Choje Akong Tulku Rinpoche

Akong Rinpoche was born in Eastern Tibet in 1939. Following directions given by the Sixteenth Karmapa, he Akong Rinpochewas identified in infancy as the tulku, or reincarnate lama, of Dolma Lhakang and educated accordingly. At that time Dolma Lhakang was a monastery of around a hundred monks, with many associated small retreats and nunneries. He was also trained as a doctor of traditional Tibetan medicine. In his teenage years, he travelled from community to community, performing religious rites and treating the sick. He then went to the great monastic university of Sechen where he received the transmission of the Mahamudra Lineage from Sechen Kontrul Rinpoche. His spiritual training as a holder of the Kagyu Lineage was completed under the guidance of the Sixteenth Karmapa, who also certified him as a teacher of Tibetan medicine. Akong Rinpoche also held many lineages of the Nyingma tradition.

In 1960, following the Chinese Communist take-over of Tibet, and after an arduous nine-month journey, he arrived as a destitute refugee in India. There he helped organise and teach at a home for young refugee lamas. In 1963 he sailed to England with the previous Trungpa Rinpoche and worked in London for a few years as a hospital orderly. In 1967, in an old ‘shooting box’, in the Scottish borders, the two lamas founded Kagyu Samye Ling, the first Tibetan Buddhist centre in the West.

Trungpa Rinpoche moved to America soon after and over the next twenty years, with the help of many volunteers, Akong Rinpoche transformed this delapidated hunting lodge, in the remote Eskdalemuir valley, into a major centre of Buddhist education and profound spiritual practice. In response to growing interest in the Kagyu tradtion, Rinpoche invited many of its greatest living scholars and meditation masters to Scotland, where they taught its principle meditative practices and philosophical texts. The Sixteenth Karmapa stayed on two occasions and Rinpoche was organiser of His Holiness’ 1977, epic, sixth month tour of Europe.

In 1988, the Samye Temple was opened. Built and fitted-out in classical Tibetan style, it is still the largest Buddhist temple in Europe. Construction of a college of Buddhist studies was completed in 2013 with three spacious wings complete and in use. In nearby men’s and women’s retreat centres four, traditional, three-year-three-month retreats were completed, in conditions of strict seclusion. The fifth women’s retreat is under way on Holy Island and the fifth men’s retreat in under way on the island of Arran.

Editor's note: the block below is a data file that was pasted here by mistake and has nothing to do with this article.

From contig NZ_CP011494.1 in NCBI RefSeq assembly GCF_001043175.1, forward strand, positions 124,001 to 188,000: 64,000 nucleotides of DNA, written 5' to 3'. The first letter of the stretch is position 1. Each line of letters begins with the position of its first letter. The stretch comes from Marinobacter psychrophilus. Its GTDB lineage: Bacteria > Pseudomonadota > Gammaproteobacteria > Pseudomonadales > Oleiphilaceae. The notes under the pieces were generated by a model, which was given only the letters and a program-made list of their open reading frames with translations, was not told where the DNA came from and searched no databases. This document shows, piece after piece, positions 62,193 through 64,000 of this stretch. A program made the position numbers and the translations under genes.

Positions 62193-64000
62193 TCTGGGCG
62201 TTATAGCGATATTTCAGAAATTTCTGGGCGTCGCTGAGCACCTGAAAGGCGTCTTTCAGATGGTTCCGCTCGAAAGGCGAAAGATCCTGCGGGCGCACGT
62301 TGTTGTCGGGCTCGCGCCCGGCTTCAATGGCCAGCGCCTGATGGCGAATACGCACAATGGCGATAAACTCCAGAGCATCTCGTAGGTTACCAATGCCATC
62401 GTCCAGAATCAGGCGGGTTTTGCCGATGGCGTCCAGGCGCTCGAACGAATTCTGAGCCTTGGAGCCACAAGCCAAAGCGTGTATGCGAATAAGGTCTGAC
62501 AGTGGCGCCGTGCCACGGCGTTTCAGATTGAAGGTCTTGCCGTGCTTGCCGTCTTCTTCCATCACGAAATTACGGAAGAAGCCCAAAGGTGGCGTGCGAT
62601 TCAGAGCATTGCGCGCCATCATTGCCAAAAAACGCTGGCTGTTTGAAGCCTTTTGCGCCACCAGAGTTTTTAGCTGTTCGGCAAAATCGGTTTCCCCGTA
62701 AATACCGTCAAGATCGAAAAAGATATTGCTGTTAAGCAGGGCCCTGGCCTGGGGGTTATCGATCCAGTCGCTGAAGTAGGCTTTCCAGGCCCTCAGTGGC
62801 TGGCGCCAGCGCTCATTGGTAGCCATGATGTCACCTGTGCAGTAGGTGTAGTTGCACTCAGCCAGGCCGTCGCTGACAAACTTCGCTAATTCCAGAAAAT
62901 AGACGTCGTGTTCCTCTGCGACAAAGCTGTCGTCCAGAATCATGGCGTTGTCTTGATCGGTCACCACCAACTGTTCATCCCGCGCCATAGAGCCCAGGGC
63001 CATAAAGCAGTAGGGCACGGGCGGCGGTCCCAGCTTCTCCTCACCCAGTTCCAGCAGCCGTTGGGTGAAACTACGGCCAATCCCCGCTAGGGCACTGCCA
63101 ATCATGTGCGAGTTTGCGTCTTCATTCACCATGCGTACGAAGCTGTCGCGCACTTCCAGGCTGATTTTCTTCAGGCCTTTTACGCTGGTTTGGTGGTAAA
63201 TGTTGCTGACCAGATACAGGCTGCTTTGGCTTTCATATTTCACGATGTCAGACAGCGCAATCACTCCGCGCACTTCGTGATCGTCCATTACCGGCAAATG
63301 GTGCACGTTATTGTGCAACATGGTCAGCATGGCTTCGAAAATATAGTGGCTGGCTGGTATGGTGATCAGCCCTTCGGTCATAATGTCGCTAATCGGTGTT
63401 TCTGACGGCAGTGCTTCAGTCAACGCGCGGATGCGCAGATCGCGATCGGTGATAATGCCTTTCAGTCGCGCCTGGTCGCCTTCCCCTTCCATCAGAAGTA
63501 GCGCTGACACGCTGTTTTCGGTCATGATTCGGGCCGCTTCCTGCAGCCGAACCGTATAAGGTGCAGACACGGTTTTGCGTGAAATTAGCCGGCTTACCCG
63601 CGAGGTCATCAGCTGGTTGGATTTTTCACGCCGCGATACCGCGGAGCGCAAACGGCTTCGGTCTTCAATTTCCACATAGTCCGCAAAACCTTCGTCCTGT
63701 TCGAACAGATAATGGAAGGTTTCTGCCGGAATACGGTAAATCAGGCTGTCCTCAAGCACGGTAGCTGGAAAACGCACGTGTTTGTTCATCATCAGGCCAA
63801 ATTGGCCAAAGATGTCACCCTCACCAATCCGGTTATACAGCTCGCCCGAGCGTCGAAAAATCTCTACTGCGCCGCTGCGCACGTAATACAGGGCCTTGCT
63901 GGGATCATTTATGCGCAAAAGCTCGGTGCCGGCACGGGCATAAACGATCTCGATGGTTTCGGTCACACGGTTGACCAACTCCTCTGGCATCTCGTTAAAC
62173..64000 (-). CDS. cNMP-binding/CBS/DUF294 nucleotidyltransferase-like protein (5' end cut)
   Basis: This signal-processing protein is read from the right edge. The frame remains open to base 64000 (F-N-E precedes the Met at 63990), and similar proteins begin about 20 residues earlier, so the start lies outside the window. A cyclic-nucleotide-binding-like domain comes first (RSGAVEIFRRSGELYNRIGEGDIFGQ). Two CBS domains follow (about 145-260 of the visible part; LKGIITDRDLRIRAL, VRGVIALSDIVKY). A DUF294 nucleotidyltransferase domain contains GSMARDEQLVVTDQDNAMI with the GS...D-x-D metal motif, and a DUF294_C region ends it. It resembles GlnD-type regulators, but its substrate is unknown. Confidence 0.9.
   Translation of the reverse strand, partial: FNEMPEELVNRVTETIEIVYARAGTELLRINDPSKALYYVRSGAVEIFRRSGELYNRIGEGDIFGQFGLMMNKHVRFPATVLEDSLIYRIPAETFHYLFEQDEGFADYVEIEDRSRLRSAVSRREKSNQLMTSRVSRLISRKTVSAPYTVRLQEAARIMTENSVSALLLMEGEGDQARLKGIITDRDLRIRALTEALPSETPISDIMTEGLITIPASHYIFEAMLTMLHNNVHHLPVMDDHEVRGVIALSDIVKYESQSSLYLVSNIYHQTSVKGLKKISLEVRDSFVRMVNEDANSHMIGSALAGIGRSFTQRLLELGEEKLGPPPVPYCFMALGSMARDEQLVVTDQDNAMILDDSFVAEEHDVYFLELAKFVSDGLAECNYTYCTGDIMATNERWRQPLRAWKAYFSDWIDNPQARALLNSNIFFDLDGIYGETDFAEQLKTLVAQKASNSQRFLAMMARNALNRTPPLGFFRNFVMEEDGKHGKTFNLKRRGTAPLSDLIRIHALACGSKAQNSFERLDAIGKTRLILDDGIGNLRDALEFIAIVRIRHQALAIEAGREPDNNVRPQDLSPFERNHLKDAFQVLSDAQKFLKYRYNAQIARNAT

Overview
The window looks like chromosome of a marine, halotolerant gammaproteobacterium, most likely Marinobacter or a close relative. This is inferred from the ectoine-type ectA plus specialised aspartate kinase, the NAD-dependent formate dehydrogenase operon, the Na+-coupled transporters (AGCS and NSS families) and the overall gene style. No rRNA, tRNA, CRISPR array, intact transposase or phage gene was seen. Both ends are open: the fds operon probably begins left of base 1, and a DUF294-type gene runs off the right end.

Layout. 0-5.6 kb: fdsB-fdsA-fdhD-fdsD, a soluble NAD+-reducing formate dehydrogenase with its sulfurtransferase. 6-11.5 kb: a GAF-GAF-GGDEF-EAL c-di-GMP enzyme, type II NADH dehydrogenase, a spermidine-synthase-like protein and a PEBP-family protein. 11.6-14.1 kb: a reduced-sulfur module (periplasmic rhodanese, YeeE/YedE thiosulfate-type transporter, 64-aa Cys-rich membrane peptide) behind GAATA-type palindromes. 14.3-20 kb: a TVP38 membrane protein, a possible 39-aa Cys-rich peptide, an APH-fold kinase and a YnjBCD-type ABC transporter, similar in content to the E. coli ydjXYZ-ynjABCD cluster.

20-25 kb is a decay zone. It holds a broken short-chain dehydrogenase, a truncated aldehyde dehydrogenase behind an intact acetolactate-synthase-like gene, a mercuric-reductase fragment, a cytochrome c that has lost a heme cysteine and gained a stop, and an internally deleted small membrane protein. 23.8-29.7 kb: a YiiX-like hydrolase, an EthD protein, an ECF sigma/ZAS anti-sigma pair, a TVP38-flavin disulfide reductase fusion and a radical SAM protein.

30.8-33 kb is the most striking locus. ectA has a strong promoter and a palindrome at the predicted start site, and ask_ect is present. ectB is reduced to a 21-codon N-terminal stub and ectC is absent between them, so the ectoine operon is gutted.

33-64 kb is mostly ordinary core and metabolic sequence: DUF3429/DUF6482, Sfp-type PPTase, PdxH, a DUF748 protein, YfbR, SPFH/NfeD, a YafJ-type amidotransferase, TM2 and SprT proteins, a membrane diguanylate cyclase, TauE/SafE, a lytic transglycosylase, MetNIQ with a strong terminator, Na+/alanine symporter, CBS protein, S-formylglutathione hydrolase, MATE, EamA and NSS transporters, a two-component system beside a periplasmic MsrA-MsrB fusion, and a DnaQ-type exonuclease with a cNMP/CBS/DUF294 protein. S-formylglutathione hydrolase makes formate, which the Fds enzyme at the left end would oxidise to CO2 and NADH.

In addition to his work in founding and developing Kagyu Samye Ling and associated Kagyu Samye Dzong centres in Europe and Africa, and to his role as a meditation teacher and advisor to a great number of individuals, Akong Rinpoche was very active in two other areas. One of these is the preservation of traditional Tibetan medical practice and the fostering of dialogue and collaboration between its practitioners and Western-trained medical and mental health professionals.

The other is his work in founding, and raising funds for a large number of humanitarian projects in his native Tibet, mainly in isolated rural areas of the eastern part of the Tibetan Plateau. These include medical colleges, clinics and schools, wildlife and ecological projects, etc. In Kathmandu, Nepal, he established a project which provides food for the hungry and includes a clinic, women’s self-help workshops, and a large, newly-built children’s home. This area of work also extends to soup kitchens for the homeless, and other projects in several African and European cities.

in 1994, Akong Rinpoche played and important role in locating the Seventeenth Karmapa, and arranging his enthronement at His Holiness’ traditional seat of Tsurphu in central Tibet by Situ Rinpoche and Gyaltsab Rinpoche.

Akong Rinpoche was tragically murdered while travelling to his projects in Tibet on 8th october 2013. His legacy and his work will continue.

For more information on Akong Rinpoche and his work see the Kagyu Samye Ling website – www.samyeling.org